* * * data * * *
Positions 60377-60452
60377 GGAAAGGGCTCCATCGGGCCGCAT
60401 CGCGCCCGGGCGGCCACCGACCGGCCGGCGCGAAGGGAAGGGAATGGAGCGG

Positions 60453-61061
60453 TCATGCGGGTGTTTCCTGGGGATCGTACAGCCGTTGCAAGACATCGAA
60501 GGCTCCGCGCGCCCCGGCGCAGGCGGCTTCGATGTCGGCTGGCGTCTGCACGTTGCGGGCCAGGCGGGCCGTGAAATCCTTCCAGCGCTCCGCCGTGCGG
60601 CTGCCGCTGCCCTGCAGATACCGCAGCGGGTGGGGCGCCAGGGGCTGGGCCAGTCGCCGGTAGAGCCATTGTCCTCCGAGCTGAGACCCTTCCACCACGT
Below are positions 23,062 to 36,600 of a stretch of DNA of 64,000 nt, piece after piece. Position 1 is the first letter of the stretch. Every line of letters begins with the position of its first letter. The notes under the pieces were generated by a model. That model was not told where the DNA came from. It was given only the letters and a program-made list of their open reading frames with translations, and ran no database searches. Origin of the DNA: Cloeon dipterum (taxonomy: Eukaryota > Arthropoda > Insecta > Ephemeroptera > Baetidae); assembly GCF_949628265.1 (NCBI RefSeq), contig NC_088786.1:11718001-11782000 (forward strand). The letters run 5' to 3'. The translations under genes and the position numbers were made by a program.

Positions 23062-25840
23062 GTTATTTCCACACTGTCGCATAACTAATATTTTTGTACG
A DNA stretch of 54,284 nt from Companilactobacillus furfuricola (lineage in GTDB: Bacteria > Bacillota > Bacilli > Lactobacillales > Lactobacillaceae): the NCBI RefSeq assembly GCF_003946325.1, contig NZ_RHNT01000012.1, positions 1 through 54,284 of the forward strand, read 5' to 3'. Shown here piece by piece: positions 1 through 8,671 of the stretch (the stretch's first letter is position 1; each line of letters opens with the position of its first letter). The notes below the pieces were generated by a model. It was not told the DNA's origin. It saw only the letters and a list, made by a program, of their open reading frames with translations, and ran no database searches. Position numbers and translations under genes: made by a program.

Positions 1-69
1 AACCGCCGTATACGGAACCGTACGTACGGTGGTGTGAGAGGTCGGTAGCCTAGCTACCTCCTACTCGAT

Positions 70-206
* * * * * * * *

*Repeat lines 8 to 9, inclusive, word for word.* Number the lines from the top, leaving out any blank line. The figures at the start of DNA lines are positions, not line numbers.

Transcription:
Below are positions 23,062 to 36,600 of a stretch of DNA of 64,000 nt, piece after piece. Position 1 is the first letter of the stretch. Every line of letters begins with the position of its first letter. The notes under the pieces were generated by a model. That model was not told where the DNA came from. It was given only the letters and a program-made list of their open reading frames with translations, and ran no database searches. Origin of the DNA: Cloeon dipterum (taxonomy: Eukaryota > Arthropoda > Insecta > Ephemeroptera > Baetidae); assembly GCF_949628265.1 (NCBI RefSeq), contig NC_088786.1:11718001-11782000 (forward strand). The letters run 5' to 3'. The translations under genes and the position numbers were made by a program.

Positions 23062-25840